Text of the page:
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Machine guarding safety talk

Machine guarding safety talk

Machine guarding is put in place to protect against direct contact with moving parts of equipment. They can also prevent flying particles or debris from coming out and striking the user. Sometimes seen as a nuisance these parts play such an important role. They can save fingers and limbs from being crushed, punctured, severed or lacerated.

Common mistakes with machine guarding:
– Reaching into a machine that is running to retrieve a part or for cleaning
– Trying to bypass a guard during maintenance or servicing work
– Injury often occurs when guards are removed altogether or pinned back from the appropriate position

Guards are often in place to cover:
– Belts
– Sparks
– Rolling parts
– Pulleys
– Chains
– Flying particles
– Sprockets
– Presses
– Blades

Types of machine guards:

Fixed – this is the preferred type of guard to be used; It is a permanent fixture around moving parts and must withstand any force that may come in contact with it (examples of this type of guard could be wire screen, sheet metal or plastic)
Interlocked – this type of guard can be opened or removed, and when it is the machine automatically powers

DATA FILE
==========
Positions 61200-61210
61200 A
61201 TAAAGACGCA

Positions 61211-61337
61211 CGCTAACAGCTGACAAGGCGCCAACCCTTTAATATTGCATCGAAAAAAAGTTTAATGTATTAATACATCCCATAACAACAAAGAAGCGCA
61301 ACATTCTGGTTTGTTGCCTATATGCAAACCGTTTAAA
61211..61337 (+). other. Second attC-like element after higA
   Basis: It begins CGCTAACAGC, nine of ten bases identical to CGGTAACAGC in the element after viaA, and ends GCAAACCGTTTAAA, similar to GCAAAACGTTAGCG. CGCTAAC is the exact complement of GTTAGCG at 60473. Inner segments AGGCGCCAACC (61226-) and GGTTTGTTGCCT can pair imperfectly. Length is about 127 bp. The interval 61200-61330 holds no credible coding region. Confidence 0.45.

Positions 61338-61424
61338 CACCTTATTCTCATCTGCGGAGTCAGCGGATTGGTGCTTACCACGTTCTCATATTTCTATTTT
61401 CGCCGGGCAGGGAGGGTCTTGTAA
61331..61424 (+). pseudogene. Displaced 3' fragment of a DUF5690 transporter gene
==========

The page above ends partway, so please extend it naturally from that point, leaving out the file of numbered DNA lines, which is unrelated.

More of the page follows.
off and cannot run until the guard is replaced (examples of this type of guard could be electrical, hydraulic or mechanical)
Adjustable – this type of guard can be adjusted by the user depending on the size of the part being worked on (an example of this type of guard are those made for various kinds of saws)
Self-Adjusting – this type of guard adjusts automatically depending on the size of the part
being worked on (an example of this type of guard would also be one you would find on
various kinds of saws)


This article is provided solely as a reference tool to be used for information purposes only. The information in this article shall not be construed or interpreted as providing legal or any other advice. The information material does not amend the provisions of any insurance policy issued by CompSource Mutual. It is not a representation that coverage does or does not exist for any particular claim or loss under any such policy. Coverage depends on the facts and circumstances involved in the claim or loss, all applicable policy provisions, and any applicable law.

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